This means there’s less need to come up with a truly unique concept, although it’s worth deciding on a proposition opens in new window that helps your coffee shop stand out from the crowd.
Coffee shop concepts tend to fall into two camps – those offering quick and convenient service for customers on the go, or places to hang out in for an hour or two.
The quality of your coffee can also be a differentiator, with artisanal coffee a big trend for independent coffee shops.
The better tasting your coffee, the more return customers you’ll get opens in new window.
Using high-quality beans and speciality brews can give your coffee shop a distinct advantage.
Decide on the type of coffee shop you want to open
Are you looking for a cosy den with squashy sofas or a high-tech, stylish urban feel?
Your target customers opens in new window, location and nearby competition will influence this and it will also impact location, floor plan, interior design and marketing.
Don’t fix on the concept however, before working out costs and profit margins opens in new window, and you may need to adapt your plans to suit available premises.
Watch this: Need some inspiration and straight-talking advice on opening an independent coffee shop?
CafeLondon spent several months talking to coffee shop start ups to get the low down on the highs and lows of running an independent coffee shop:
Size and layout matter. A coffee shop with lots of tables and comfy sofas as well as extras such as free wi-fi and newspapers may end up filled with customers nursing one cup of coffee for hours – which won’t help you meet your operational costs opens in new window.
Successful coffee shops often concentrate on serving takeaway customers, and have only a small number of not-too comfortable tables and bar stools.
You can serve far more takeaway customers who pay the same as sit-in customers, just with lower overheads opens in new window.
How to choose the perfect coffee shop location
Location is fundamental to the success of your coffee shop, and works in tandem with your business concept.
Most people pick a coffee shop for its convenience while they’re out-and-about, which mean premises near offices, shopping areas and train stations provide the levels of footfall you need for a good profit.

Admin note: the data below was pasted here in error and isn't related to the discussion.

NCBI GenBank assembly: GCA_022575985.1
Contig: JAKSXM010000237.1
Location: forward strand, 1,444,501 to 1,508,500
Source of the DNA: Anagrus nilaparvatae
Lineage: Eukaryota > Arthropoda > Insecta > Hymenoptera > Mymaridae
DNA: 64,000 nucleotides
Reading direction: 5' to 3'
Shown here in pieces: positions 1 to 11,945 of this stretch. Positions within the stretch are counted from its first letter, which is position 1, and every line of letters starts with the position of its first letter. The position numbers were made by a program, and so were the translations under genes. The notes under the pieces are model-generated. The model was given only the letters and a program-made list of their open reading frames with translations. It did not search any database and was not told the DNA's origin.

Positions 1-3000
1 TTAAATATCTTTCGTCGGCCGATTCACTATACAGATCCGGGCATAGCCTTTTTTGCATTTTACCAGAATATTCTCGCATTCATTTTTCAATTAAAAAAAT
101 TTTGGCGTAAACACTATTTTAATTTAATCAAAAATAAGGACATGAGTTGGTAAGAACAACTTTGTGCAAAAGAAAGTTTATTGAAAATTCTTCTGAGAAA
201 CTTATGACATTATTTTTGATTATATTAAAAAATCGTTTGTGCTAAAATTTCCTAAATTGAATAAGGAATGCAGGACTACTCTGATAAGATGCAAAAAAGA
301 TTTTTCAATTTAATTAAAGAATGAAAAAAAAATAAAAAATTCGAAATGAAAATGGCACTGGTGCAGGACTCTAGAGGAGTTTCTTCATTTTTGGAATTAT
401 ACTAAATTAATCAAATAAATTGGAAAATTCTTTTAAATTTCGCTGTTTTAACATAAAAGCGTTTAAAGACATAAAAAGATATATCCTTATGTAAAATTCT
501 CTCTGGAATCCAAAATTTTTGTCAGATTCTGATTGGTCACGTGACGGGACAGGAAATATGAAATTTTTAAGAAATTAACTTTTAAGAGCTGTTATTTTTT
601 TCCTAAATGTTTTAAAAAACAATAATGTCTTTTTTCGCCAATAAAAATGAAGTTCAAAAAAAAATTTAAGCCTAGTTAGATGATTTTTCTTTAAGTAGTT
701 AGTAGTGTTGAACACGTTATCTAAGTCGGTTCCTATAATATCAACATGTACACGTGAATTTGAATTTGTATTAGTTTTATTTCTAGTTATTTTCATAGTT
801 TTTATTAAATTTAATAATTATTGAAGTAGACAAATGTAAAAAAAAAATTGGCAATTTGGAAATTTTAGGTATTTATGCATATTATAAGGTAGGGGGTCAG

But securing suitable premises in a desirable location without astronomical rents is tough.
As a good rule of thumb, if the rent and rates opens in new window are more than 15% of your projected sales, it will be tricky to make a profit.
If you can’t negotiate the rent downwards, walk away and look for less-expensive premises nearby.
Be prepared to think small if it gets you a good location: a small kiosk in a train station concourse has the potential to be far more profitable than a large shop in a suburban shopping parade.
Property sites such as Rightmove have commercial property sections allowing you to view potential sites that could be suitable for a coffee shop.
How to find and hire coffee shop staff
Hiring and managing staff opens in new window is one of the biggest challenges in running a coffee shop.
You’ll need reliable, hard-working and friendly staff to give a warm welcome to customers.
Start recruiting early opens in new window on before you open for business, and use social media and local press to advertise for staff.
Focus on a candidate’s interpersonal skills as much as their food or coffee preparation knowledge and experience – as good customer service is vital to ensure return customers.
Provide barista training if needed and other forms of training opens in new window.
A buddy system where new staff shadow an experienced employee for a week or two when they start is a good idea.
Consider hiring extra staff to cover busy, peak periods such as lunchtimes.
As an employer, you’ll need to pay employer’s tax and National Insurance contributions, and holiday pay whose aount will depend on hours and your terms of employment.
Contact HM Revenue and Customs opens in new window for more information.
Read our first time employers guide to hiring staff opens in new window for more advice.
How much does starting a café business cost?
Setting up a coffee shop isn’t cheap.
Start-up costs typically run from between £20,000 to £100,000 depending on the size, style and location of your coffee shop.
Money will need to be spent on rent, rates, refit, furniture and fixtures opens in new window, equipment, staff, food and drinks.